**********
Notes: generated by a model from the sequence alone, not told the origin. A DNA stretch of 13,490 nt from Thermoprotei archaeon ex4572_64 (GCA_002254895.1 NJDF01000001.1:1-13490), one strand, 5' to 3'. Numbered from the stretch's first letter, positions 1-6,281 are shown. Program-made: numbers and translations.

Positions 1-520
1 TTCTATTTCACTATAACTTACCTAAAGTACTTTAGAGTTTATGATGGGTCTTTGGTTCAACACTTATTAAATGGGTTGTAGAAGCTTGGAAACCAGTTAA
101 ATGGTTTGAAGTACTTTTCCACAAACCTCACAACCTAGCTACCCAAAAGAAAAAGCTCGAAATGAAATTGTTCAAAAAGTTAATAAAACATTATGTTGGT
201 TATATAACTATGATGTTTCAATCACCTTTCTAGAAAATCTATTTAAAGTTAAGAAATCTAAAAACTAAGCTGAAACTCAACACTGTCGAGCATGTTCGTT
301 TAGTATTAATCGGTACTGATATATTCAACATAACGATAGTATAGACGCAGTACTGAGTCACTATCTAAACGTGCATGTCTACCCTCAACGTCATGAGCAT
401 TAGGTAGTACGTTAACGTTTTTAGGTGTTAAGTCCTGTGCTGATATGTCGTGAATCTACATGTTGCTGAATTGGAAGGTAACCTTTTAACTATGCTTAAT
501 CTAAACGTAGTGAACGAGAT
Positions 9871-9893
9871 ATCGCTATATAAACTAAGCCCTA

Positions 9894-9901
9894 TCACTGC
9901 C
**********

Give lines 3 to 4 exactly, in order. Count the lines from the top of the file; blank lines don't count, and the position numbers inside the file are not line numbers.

1 TTCTATTTCACTATAACTTACCTAAAGTACTTTAGAGTTTATGATGGGTCTTTGGTTCAACACTTATTAAATGGGTTGTAGAAGCTTGGAAACCAGTTAA
101 ATGGTTTGAAGTACTTTTCCACAAACCTCACAACCTAGCTACCCAAAAGAAAAAGCTCGAAATGAAATTGTTCAAAAAGTTAATAAAACATTATGTTGGT